For the first time, adults aged 26 to 30 outperform those aged 21 to 25 worldwide, but the relative skills of different age cohorts vary widely among regions. Where economic incentives to learn English are strong, professionals invest time and money in improving their English and become more proficient than students. When English has been introduced or prioritized in a school system fairly recently, the youngest cohort outstrips all others. In places with little discernible difference between age groups, there have often been no major changes in the English learning landscape for decades, and everyone speaks English equally well. Or equally poorly.
This finding holds true across a large majority of industries and countries. Managers interact with their colleagues and clients overseas more regularly than junior staff, so they get more practice speaking English. English skills are also at a premium, and those who have them are often promoted to managerial positions. Executives, on the other hand, tend to be older, and to have come up in a business climate where English skills were less valued. Building English proficiency across all seniority levels would allow companies to develop more international teams and share information more quickly across their organizations.
Although many recruiters now demand English skills in almost all candidates, it is clear that the best English speakers cluster in particular roles, such as legal and strategy, and in particular industries, such as banking and IT. The gap between the industries with the highest proficiency and those with the lowest in any given country can be over 15 points, or three proficiency bands, although the worldwide gap between industries is narrowing. The pressures of globalization mean that almost every industry is subject to international competition. Weaker English skills make competing more difficult.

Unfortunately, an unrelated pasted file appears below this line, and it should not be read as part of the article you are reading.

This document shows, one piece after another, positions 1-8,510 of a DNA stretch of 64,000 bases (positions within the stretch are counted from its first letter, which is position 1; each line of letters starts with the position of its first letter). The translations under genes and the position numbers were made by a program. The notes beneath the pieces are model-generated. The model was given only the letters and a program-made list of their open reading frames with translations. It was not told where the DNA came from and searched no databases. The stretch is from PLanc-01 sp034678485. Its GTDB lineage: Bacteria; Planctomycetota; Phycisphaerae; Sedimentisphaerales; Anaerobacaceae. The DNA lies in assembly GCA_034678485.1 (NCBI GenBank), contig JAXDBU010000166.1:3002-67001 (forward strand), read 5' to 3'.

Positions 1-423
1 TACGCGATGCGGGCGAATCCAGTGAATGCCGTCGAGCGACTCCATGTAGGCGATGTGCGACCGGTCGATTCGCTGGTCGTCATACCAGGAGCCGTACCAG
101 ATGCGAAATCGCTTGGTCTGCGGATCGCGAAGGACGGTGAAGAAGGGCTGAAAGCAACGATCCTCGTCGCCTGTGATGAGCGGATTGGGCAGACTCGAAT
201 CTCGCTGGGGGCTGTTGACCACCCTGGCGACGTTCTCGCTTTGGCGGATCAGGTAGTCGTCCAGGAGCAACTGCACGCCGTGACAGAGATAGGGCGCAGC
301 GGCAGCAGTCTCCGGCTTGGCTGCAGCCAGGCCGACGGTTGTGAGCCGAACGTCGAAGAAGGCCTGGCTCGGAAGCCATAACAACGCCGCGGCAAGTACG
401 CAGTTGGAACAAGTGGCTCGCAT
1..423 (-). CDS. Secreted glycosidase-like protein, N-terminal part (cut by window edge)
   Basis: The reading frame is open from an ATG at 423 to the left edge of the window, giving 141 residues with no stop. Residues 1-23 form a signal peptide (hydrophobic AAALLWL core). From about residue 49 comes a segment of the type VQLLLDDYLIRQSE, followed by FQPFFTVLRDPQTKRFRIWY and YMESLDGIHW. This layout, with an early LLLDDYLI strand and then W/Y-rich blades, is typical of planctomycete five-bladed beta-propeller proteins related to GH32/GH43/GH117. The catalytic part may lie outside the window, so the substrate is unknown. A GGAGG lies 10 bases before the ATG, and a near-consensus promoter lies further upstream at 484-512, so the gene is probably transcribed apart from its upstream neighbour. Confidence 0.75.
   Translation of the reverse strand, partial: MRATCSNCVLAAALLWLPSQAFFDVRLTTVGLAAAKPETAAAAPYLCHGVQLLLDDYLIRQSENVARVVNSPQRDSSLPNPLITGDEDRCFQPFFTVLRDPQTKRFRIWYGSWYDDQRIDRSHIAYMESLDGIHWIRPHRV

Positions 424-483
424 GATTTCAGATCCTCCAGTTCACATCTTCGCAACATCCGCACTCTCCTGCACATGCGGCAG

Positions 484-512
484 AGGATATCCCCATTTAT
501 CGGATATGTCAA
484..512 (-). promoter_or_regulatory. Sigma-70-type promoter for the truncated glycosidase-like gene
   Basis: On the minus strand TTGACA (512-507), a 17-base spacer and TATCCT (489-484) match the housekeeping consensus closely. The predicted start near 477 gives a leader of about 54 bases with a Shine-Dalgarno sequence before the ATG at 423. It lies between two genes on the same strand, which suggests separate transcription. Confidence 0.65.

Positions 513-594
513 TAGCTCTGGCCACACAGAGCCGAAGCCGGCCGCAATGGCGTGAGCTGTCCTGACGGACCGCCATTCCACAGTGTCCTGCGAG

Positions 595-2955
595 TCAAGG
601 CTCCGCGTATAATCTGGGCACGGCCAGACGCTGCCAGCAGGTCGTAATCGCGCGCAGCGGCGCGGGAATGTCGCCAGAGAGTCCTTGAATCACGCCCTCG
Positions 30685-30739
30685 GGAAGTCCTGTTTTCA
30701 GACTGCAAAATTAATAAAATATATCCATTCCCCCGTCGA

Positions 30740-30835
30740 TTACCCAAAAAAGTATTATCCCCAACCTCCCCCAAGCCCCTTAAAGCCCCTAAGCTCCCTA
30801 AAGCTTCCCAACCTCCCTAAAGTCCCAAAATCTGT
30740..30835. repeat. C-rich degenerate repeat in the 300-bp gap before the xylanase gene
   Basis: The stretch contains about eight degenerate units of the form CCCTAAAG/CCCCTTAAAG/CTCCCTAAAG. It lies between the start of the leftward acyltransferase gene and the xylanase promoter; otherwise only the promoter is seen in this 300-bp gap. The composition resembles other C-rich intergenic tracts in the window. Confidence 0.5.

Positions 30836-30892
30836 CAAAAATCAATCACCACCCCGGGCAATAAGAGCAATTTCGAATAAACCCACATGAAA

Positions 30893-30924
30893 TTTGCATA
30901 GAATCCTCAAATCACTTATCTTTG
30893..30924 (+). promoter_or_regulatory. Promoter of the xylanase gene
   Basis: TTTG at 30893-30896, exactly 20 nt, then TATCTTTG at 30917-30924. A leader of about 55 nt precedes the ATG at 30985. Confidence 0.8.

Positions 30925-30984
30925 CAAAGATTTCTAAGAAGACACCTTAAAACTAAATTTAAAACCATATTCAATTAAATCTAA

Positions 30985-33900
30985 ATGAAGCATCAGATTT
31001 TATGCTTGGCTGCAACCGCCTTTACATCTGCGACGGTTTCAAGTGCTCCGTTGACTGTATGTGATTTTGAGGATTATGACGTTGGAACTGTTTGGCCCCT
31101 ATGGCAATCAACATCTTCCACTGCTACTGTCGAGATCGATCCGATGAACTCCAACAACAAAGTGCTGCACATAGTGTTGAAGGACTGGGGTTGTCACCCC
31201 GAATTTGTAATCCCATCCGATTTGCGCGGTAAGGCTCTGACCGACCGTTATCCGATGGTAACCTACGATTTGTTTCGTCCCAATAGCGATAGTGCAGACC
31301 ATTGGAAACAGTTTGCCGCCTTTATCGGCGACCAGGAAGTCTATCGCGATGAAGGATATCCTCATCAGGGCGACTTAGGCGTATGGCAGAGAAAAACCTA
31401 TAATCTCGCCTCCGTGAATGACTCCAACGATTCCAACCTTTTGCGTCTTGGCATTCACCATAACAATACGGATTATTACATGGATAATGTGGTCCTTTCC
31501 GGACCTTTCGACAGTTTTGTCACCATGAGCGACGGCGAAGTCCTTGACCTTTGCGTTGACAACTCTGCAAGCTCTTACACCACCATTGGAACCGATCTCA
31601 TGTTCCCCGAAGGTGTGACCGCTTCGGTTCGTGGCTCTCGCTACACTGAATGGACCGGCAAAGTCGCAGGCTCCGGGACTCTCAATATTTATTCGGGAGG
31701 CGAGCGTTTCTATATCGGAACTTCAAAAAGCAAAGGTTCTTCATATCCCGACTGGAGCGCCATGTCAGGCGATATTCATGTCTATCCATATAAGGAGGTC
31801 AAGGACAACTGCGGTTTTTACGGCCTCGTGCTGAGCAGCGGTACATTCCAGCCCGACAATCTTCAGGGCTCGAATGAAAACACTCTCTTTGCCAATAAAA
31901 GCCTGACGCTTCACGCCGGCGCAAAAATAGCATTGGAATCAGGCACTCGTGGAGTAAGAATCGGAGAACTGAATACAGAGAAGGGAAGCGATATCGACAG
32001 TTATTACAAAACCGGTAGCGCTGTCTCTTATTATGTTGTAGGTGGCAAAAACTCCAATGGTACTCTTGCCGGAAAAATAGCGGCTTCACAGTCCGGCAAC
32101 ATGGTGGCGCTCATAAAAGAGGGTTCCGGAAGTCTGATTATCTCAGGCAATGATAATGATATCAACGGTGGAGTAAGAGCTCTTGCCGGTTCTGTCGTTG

South Africa’s English improved more than any other country or region in the world, and Algeria, Egypt, and Nigeria also experienced significant gains. This is promising news for a continent with a young population and enormous potential for growth. English skills will enable further engagement with the international community.
Three of the continent’s largest economies – Spain, Italy, and France – have persistent English skill deficiencies, while countries in northern Europe occupy six of the top 10 positions in the index. Sweden returns to first position after a two-year absence, bumping the Netherlands to second place. The countries on the fringes of Europe lag significantly behind the European average.
Previous editions of the EF EPI have found a large gap between the highest and lowest proficiency countries in the region, and in 2017, that gap grew. Singapore improved from an already strong base, moving into third position in the overall ranking. China and Japan did not experience significant changes, and both remain in the Low Proficiency band. The lack of English skills in Central Asia became clearer this year with the addition of Uzbekistan to the index, which, along with Kazakhstan, falls in the Very Low Proficiency band.